– Buy all your consumable supplies (beauty products, medicine) at home.
I foolishly thought I could buy my $1 travel Dove body wash at a Target somewhere in New York. Duane Reade wanted $2.99 for a little 0.3 fl oz bottle of body wash. My penny-pinching soul railed at my stupidity for being too lazy to pick it up back home. If there’s a product you simply must use (a particular brand of shampoo, hypo-allergenic facial lotion), it is as important as not forgetting gloves or a hat. I’m lucky to be a fairly hardy person, but hotel shampoos and washes can be pretty harsh or just not do an adequate job. I paid the dumb tax on that one. I’d previously packed bottles of my own shampoo and conditioner before, but I wanted to avoid the pressurization kerfuffle and not have them potentially explode in my suitcase. Well, better to double bag some tried-and-true products than wander Manhattan at 10 pm wondering why the travel-sized section has a crappier per-ounce price than buying the full-sized product.
Most Valuable Items (MVI?) on this trip:
– Nike Thermal Dri-Fit jacket with thumbholes that I wore for practically almost 6 days: I will buy another one of these in the future; they’re multi-purpose, has a tall collar to cover my neck, and zippered pockets kept my valuables secure. It’s the jacket I’m wearing in the ULD vest picture. The long sleeves worked out because the thumbholes made it like a partial-glove over my hand, keeping my fingers free.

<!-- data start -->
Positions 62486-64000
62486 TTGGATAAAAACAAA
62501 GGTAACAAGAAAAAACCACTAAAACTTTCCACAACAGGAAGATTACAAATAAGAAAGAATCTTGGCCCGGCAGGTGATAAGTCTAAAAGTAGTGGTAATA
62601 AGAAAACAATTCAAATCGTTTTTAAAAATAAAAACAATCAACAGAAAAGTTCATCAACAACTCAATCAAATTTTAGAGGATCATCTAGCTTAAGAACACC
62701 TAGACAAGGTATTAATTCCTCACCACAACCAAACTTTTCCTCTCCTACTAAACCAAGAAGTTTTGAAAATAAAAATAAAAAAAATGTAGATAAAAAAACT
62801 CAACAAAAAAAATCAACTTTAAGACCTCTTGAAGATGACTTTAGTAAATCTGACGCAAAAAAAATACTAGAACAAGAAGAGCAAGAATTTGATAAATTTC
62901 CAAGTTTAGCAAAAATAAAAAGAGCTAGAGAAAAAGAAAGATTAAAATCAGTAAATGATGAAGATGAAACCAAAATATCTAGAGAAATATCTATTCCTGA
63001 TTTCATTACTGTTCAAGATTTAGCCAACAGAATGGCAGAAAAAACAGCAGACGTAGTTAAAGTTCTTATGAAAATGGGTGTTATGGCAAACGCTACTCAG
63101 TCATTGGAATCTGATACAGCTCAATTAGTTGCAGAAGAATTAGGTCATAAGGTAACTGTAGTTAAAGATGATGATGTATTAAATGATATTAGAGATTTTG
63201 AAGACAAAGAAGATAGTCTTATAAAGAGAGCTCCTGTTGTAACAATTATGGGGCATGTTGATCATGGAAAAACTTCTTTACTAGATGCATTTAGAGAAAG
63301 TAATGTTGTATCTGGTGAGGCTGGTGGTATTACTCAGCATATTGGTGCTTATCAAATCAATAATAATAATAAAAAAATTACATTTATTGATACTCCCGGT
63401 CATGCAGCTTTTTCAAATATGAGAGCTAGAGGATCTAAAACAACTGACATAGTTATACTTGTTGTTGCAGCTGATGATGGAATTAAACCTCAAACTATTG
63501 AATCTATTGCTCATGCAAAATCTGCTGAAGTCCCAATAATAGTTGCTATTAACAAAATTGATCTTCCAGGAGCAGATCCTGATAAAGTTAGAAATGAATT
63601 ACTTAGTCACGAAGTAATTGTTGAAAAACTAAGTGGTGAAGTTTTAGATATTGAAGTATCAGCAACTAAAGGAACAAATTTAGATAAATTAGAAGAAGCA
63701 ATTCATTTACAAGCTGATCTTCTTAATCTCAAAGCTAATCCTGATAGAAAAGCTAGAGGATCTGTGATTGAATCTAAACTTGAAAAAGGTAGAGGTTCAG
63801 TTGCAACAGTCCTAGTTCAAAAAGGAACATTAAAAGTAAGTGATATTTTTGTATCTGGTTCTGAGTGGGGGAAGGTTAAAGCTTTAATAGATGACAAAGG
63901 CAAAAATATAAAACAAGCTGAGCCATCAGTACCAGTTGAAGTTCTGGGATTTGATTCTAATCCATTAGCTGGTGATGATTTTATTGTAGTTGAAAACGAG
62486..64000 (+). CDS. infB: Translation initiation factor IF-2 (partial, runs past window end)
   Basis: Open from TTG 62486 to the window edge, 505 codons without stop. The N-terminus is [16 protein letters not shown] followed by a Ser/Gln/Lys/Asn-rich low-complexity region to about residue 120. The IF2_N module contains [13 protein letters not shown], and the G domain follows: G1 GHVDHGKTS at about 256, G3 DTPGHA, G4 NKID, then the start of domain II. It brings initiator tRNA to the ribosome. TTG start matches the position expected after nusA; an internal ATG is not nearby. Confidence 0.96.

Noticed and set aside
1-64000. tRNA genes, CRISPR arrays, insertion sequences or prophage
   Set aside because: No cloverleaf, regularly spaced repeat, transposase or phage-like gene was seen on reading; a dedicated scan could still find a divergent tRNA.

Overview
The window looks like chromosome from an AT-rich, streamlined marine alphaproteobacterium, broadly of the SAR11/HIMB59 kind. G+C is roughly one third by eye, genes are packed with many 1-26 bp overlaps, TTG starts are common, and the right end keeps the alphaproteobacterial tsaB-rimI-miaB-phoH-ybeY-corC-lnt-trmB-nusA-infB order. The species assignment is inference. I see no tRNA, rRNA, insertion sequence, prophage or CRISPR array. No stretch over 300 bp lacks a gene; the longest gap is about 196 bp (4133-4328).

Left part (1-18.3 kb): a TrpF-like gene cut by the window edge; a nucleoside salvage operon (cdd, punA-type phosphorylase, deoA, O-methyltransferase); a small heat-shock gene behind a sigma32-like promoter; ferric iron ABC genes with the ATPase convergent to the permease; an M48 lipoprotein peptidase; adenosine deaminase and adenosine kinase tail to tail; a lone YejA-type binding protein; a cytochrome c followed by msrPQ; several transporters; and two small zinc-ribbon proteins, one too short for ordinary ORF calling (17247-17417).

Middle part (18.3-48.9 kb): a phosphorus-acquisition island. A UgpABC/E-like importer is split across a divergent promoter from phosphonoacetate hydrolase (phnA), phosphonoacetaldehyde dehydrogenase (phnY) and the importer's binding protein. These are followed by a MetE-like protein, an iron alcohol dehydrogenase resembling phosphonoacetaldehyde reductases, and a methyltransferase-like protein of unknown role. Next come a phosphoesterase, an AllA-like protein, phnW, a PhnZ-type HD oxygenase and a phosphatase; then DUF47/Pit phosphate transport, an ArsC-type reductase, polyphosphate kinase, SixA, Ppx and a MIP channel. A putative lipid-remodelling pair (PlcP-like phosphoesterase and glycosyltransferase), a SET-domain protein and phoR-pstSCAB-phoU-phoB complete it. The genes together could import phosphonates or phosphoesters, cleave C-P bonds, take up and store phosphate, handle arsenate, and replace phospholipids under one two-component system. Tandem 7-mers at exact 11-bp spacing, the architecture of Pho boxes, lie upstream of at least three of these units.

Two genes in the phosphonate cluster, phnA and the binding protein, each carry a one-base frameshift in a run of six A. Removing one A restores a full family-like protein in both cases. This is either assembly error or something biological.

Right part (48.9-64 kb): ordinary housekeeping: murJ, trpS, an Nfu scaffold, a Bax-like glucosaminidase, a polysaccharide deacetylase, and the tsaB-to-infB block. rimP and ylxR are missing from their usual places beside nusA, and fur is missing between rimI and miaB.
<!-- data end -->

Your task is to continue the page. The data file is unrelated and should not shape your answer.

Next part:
– Carhartt watch cap: blocked out the wind and kept my head warm. Solid little hat for $7.99 on Amazon.
– Ecco Sculptured GTX boots for the reasons mentioned above.
– a cheap pair of lycra/cotton gloves from Daiso Japan with the thumb, pointer, and middle fingers cut out + plastic dots on the palm-side for traction and grip. I had brought my mom’s 80’s style Isotoners on this trip but I didn’t even bother with those–having smartphone-ready gloves was more useful and if my fingers were a little cold, well, that’s what pockets are for, right?
– all my Uniqlo items were worn to full potential and where would I be sans Heattech? Frozen and/or very sick by now. That stuff works well; I wear it even when it’s not winter because I have no Cold Resistance.
TL;DR: maybe another trip to the East next year and I’ll have bought a proper jacket for wet/dry conditions. Also thank you for reading all the way through this post; I understand that I know very little about cold-weather climates and how to dress for it, so I beg your patience upon reading my pronouncements. What do you recommend is a good-all-weather travel jacket? Should I chance it with wool or go for waterproof down next time? Recommendations and tips for dealing with traveling in wet weather would be welcome!